At a time when adolescents may have already established attitudes towards physical activity and fitness and are on the verge of beginning high school, itself coming with added social influence and stress, eighth grade can be a turning point for students if there is a motivating influence. This opportunity was presented to 44 eighth-graders at Greater Brunswick Charter School (GBCS) in New Brunswick, with the introduction of movement proficiency training provided by the Rutgers Center for Health and Human Performance (CHHP) at the New Jersey Institute for Food, Nutrition and Health.
Proficiency, or lack thereof, with regard to basic movements such as running, jumping, throwing and catching will either help or hinder when it comes to an individual’s willingness to participate in physical activity or sport. In an effort to increase physical activity of youth, positively impacting obesity and diabetes outcomes, it is essential that individuals feel confident in their ability to perform basic athletic movements and improve their long-term athletic development.
According to the National Strength and Conditioning Association, athleticism is the ability to repeatedly perform a range of movements with precision and confidence in a variety of environments, which require competent levels of motor skills, strength, power, speed, agility, balance, coordination, and endurance. Similarly, long-term athletic development (LTAD) is the habitual development of “athleticism” over time to improve health and fitness, enhance physical performance, reduce relative risk of injury, and develop confidence and competence of all movement. This approach is about developing “athleticism” and not “athletes” per se– the human physique is designed to move, regardless of participation in organized sport.
In an effort to capture the unique qualities of athletic development and to maximize impact on the health of today’s youth, CHHP developed a multi-faceted pilot program, funded by a grant from the Horizon Foundation for New Jersey and in cooperation with the New Jersey Healthy Kids Initiative. The eighth graders from GBCS attended weekly sessions at CHHP, in place of one of three days per week of their regular physical education class. Under the supervision of Michelle Arent, director of training and conditioning, athlete mentors assessed movement proficiency in three basic movements (squat, push up, hip hinge) and provided training and education on basic physical movement skills (run, jump, throw, catch). Students’ movement proficiency was evaluated at the beginning and end of the program, in addition to their completing a final program feedback questionnaire.
One key aspect that differentiated this program from other exercise instruction interventions was the utilization of athlete mentors rather than adult educators to instruct each session. “While buy-in is critical in any behavior change endeavor,” said Arent “our team felt that it was particularly important that students be able to identify with and connect with their instructors to facilitate change in a short amount of time.”
While execution and proficiency of movement improved for all, the program impact went beyond the gym carrying over to other aspects of their lives, as noted by their teachers. Just a few weeks into the program, GBCS social studies teacher Daniel Cyckowski noted the excitement with which the students would enter the CHHP quickly putting their phones away in anticipation of the day’s events. This was in contrast to their hesitancy and reluctance to part with their electronics upon arriving at the CHHP at the outset of the program.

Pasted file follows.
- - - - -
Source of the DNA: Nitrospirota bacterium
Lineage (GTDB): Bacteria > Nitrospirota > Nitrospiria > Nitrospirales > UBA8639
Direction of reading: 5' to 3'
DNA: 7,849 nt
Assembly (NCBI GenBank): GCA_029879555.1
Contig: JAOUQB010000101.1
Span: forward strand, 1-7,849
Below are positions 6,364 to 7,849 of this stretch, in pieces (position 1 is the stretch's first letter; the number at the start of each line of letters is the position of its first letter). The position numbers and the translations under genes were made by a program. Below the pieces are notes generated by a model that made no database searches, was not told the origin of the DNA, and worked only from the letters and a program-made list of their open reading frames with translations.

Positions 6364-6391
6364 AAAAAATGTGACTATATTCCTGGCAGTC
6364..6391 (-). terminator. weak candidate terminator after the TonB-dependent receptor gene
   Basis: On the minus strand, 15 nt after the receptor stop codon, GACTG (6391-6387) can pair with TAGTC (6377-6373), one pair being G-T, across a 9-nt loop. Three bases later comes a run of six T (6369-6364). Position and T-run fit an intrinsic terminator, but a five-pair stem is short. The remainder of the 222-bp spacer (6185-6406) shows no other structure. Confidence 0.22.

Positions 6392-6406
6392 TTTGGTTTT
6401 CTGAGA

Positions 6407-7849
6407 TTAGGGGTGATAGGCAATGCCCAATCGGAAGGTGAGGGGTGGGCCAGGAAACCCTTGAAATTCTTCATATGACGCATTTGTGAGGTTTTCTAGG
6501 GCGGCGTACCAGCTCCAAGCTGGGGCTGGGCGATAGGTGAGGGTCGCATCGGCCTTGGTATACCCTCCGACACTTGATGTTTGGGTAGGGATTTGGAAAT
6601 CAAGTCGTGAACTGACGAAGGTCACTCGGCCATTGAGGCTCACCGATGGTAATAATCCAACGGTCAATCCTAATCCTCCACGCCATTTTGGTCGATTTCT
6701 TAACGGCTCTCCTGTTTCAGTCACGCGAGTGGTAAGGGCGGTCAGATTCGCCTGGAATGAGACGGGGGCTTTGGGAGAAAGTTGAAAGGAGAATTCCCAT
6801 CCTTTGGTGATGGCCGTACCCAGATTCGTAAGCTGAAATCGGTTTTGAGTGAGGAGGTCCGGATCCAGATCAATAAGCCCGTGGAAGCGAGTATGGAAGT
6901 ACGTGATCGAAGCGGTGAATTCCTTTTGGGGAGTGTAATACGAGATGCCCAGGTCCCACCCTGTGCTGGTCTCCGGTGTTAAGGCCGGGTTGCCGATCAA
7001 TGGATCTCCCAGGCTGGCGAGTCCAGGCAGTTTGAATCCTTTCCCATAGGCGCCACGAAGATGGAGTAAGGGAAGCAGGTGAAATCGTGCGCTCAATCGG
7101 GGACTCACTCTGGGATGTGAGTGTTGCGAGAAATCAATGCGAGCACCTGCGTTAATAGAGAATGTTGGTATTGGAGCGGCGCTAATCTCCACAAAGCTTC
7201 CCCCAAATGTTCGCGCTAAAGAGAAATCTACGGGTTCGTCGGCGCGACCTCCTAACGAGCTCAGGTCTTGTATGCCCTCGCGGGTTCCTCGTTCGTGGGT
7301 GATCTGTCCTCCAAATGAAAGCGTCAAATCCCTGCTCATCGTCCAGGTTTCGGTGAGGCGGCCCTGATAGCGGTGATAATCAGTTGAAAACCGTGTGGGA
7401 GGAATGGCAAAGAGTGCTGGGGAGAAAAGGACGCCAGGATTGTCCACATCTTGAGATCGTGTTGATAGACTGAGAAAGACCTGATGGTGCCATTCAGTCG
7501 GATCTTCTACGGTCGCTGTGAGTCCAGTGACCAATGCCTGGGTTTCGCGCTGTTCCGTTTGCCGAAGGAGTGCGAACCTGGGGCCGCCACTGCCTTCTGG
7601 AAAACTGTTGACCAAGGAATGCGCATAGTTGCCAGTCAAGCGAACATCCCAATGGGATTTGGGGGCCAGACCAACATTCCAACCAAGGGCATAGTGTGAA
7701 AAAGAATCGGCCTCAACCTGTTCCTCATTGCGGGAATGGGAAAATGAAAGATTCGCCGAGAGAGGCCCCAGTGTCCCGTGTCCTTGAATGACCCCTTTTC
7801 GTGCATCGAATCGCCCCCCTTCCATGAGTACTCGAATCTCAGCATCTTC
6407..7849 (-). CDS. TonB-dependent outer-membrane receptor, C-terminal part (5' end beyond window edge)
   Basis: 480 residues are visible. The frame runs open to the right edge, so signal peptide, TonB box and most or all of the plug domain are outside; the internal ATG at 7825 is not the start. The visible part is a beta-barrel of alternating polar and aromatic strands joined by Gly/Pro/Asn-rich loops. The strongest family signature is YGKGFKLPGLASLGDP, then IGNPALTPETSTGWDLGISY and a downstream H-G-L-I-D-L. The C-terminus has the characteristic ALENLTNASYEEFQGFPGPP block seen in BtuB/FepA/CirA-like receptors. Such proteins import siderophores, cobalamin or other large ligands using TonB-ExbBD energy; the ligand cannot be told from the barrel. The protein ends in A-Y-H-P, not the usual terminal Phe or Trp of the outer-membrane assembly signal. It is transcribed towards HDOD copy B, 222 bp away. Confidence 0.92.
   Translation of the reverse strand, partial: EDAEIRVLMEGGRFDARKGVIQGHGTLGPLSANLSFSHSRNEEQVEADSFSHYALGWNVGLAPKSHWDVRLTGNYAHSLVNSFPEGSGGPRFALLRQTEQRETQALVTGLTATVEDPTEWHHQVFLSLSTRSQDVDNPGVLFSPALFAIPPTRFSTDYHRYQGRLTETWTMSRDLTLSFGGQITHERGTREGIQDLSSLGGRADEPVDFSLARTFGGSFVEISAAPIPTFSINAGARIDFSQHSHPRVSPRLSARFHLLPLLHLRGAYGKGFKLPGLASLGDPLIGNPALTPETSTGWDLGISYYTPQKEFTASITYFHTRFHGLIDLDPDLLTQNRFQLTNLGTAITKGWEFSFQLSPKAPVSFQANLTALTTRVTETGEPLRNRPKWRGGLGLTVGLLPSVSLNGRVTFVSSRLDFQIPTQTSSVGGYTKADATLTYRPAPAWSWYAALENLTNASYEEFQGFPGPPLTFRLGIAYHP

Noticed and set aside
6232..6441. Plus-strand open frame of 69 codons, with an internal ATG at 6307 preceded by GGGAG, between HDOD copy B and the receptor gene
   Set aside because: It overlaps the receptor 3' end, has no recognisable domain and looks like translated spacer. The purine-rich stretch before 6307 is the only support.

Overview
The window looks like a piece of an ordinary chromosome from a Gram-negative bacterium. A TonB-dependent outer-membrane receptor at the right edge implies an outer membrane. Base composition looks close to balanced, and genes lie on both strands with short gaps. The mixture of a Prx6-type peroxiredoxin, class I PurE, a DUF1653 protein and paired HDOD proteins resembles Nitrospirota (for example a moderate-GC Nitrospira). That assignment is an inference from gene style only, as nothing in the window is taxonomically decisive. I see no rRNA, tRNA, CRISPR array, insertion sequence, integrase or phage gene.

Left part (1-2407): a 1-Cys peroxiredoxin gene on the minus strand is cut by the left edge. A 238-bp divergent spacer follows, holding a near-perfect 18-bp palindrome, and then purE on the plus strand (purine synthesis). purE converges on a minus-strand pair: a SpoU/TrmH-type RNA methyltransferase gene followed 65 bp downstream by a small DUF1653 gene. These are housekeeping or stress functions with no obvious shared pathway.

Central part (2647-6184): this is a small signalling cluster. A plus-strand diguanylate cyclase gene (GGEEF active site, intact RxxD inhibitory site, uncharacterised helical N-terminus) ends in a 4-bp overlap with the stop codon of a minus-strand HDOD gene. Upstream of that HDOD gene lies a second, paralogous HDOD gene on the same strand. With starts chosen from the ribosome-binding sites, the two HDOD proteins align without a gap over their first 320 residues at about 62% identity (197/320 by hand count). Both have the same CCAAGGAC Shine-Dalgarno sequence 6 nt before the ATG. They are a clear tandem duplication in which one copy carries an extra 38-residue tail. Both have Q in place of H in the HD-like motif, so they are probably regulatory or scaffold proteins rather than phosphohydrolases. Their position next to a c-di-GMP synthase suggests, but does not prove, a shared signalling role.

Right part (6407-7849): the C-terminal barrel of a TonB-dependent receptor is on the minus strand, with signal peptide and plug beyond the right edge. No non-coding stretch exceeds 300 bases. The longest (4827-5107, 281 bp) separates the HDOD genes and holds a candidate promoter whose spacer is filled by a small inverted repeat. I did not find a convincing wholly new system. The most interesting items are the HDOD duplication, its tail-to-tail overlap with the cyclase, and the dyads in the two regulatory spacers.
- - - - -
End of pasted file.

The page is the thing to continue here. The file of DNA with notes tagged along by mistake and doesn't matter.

While they do some circuit training at school, Jason Herzog, GBCS physical education teacher, noticed the training’s improvement in their form, as well as their enthusiasm to participate. “Some of my students who don’t normally participate are participating here all the time, and they’re having such a good time. They love it – they come in with sore legs, and the next day they’re feeling better. Their performance is definitely getting better everywhere. They’re doing a great job here. We would come every day if we could.”
Alyssa Alfred, a science teacher at GBCS, noted the changes in the students’ personal lives as well as in other academic classes. Alfred commented, “I’ve also seen a couple students who have brought exercise into their after school life, where it wasn’t there before. Some of the girls have signed up for our running club but I’ve seen some students just on their own make more of an effort and they talk about how now they’re more active at home. In class, we were doing the body systems, so we talk about respiratory connections; they make some of those connections to stuff they do here. And they do the same things in gym, but bringing them outside of their environment encourages them to think about it more. I think it’s been great for them.”
Upon program completion students reflected on how they would use something they learned during their visits to the CHHP. Three main areas emerged in their responses- sport, life, and general health. Students indicated that they would use their knowledge for improved running and jumping as well as proper exercise and movement execution to avoid injury, improve posture, and improve their overall health. True to the goal of the program, students walked away feeling strong and empowered, and having made positive changes incorporating more physical activity into their every day lives.
The Horizon Foundation for New Jersey is a charitable organization created by Horizon Blue Cross Blue Shield of New Jersey to improve the health of New Jersey residents by promoting health prevention and education programs.